the members used today are probably the most unique and most important pieces in our collection as far as decorative art furniture. the reason being is that 48 of those desks were purchased in 1819 at a cost of $34 by a new york cabinetmaker. there have been desks prior to that time but the british march on washington, part of the war of 1812, in 1814 and set fire to the capital. all the furniture was destroyed. these desks happened after that time. in 1819, the senate acquired these desks. they are beautifully made of. . mahogany. there is even grills on the side of the feet of the desk. these were used for air-conditioning. the earliest air-conditioning system was in the capital.
it was cold ice brought in underground to call the chamber and this was ventilated. it would put grates on the bottom of the feet of the chamber. today, we try to preserve that history. we also recognize that every senator who sits at that desk, every event that happens in this chamber adds another layer to the history of the desk. members in about 1900 side -- started signing their desks. not every member but we have the signature either in pen or they carved it with a penknife inside the desk drawer. >> i used my father's desk. to carve your name is like the schoolboy tradition that has gone on for years here. senator cold was the first senator to use my desk. my father used at my desk. i carved my name into it.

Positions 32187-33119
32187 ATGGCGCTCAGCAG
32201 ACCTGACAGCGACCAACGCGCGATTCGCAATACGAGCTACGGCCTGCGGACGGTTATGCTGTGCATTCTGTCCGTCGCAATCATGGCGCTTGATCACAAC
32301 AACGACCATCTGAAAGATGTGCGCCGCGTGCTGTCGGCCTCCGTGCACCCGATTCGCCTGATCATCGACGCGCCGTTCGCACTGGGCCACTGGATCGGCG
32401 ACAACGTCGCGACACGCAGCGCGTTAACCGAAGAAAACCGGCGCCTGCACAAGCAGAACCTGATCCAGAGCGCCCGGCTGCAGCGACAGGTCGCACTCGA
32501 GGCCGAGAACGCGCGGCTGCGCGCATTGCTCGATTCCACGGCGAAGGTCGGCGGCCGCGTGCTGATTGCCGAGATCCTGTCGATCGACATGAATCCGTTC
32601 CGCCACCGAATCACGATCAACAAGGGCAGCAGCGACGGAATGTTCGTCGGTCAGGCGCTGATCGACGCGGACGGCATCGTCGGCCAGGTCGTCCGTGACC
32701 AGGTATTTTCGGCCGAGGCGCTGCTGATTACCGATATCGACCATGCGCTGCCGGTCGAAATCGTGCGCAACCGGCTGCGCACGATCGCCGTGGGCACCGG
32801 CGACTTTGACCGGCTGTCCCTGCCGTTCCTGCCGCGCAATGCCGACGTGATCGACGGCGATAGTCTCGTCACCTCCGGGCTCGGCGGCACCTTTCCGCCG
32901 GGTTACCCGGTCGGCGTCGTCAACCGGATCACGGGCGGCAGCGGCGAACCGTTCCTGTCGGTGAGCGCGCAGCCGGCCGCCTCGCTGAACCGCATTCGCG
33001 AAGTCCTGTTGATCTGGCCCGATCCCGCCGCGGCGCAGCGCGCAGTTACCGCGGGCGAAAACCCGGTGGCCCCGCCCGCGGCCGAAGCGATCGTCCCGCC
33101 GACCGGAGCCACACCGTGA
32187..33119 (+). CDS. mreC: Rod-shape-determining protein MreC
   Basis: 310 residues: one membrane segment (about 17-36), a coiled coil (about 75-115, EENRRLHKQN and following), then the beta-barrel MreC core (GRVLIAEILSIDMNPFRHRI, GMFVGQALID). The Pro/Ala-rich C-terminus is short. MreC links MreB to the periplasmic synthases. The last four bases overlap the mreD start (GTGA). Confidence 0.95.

two dodd names in that desk. i suppose the desk, knowing the history of the desk, i love the history of the daniel webster desk. her was such a tightwad when it came to public spending, he would not have the top on the desk. 's desk is the only one that does not have a lift up top. for those of us who have been here, the history of those desks and what occurred is significant. >> people walk around the senate chamber and they see a lot of marble busts. they recognize these as president of the united states -- lyndon johnson, richard nixon, gerald ford, george bush senior. but they are not presidents, they are there because they are presidents of the senate. they were vice presidents.